I’m not sure when exactly the trend started, but at some point in the last few years studios started to realize that they had way more pre-production materials than they could ever fit on a DVD. So they began publishing making-of books for all of their upcoming blockbusters. Now, of course this isn’t a revolutionary trend – studios have been doing it for decades (my favorite movie-related book as a kid was “The Making of Jurassic Park”) – but hand-in-hand with an increase in the frequency of these books has been an increase in the quality of them.
These aren’t just publicity still dumps, these are in-depth, well-written production chronicles. And “Constructing Green Lantern: From Page to Screen” may be one of the denser I’ve come across.
Who Wrote It: Ozzy Inguanzo, the film’s researcher, asset manager and resident comic book expert. There’s also an introduction from DC Entertainment’s Chief Creative Officer, Geoff Johns.
Who’s In It: Unlike most of these books which focus on a broad spectrum look at a movie, CGL focuses purely on the design and execution of the film, meaning that you’re not going to find interviews with Ryan Reynolds or Blake Lively. You will find, however, plenty of quotes and coverage from director Martin Campbell, production designer Grant Major (Lord of the Rings) and various other conceptual and VFX artists.
What’s It About: As the subtitle implies, CGL is all about how the movie went from page to screen. It focuses on every crucial decision the production made along the way, from what specific comics would be used as script inspiration, to where they’d find an airport to double as Ferris Aircraft, to how they designed every aspect of the Green Lantern Corps and their thousands of alien members. It’s about showing fans the evolution from concept to creation, providing plenty of looks at final designs, those that didn’t quite make the cut, and why specifically that decision was made.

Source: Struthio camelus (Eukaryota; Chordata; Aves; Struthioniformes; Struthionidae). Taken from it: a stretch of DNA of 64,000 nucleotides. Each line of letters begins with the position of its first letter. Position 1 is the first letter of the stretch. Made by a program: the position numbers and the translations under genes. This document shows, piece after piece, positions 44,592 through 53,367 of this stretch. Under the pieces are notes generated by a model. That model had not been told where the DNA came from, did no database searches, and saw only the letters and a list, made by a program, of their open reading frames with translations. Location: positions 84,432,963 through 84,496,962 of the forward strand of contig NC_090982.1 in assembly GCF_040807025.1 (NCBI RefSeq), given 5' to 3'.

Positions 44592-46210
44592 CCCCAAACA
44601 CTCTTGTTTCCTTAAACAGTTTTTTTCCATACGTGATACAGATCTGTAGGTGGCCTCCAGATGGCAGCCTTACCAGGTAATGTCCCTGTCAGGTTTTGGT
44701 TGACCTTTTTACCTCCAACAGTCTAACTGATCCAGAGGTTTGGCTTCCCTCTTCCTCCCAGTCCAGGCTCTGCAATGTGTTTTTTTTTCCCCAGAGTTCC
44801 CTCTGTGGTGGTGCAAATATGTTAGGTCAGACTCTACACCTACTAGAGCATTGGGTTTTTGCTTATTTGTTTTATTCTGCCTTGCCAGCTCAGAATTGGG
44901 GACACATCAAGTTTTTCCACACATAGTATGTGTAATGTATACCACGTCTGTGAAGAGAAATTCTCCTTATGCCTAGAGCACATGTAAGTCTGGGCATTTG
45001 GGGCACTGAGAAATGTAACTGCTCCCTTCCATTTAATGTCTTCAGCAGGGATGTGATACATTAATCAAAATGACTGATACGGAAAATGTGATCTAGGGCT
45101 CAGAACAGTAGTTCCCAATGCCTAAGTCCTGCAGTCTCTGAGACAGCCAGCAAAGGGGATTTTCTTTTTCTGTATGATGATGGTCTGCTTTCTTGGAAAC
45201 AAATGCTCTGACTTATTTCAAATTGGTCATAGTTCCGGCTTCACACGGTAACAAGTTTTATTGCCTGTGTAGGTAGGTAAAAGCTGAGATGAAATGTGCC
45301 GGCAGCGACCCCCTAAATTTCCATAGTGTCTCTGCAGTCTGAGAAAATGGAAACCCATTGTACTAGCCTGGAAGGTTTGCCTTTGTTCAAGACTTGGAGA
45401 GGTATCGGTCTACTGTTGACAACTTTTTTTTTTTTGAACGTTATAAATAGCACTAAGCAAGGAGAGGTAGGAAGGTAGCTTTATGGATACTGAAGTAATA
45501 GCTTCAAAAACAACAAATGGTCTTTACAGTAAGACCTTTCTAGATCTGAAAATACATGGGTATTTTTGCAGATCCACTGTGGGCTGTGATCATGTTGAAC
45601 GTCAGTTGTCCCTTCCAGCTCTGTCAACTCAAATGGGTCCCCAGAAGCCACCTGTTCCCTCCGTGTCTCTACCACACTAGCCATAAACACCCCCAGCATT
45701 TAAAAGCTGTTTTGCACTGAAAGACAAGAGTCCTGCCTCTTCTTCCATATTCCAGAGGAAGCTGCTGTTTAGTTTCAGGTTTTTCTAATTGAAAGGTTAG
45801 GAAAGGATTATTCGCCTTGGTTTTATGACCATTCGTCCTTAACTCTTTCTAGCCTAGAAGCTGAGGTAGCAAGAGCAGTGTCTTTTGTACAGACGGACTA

Why You Should Read It: What I’ve always loved about books like “Constructing Green Lantern” is that you don’t actually have to be a fan of the movies to take away plenty from them. Obviously fans are going to have the biggest geekgasm pouring through its pages, but if you know nothing about Hal Jordan but are even vaguely interested in film production and design, books like CGL can serve as a sort of mini (and cheap) film school, walking you through the ridiculously complex task of making a movie with skyscrapper budgets.
As far as these making-of books go, CGL is actually one of the most comprehensive that I’ve seen. If you do want cast interviews and a critical analysis of the actual movie, this isn’t for you. If, however, you go ape for concept artwork (like I do), then this boasts a borderline indecent amount of pre-production material. Even books as utterly fantastic as “The Art of Star Trek” look skimpy next to the quantity of material here, which features 207 pages filled with high resolution scans from the comics and the film script, as well as storyboards, concept sketches, pictures of 3-D sculptures and a whole lot more. For a Green Lantern fan, this is a must have, but what makes it a fascinating read is its ability to transcend just the fanbase. You don’t have to know a power battery from a car battery to be impressed (and educated) by this surprisingly thorough time capsule of Green Lantern’s first trip to the big screen.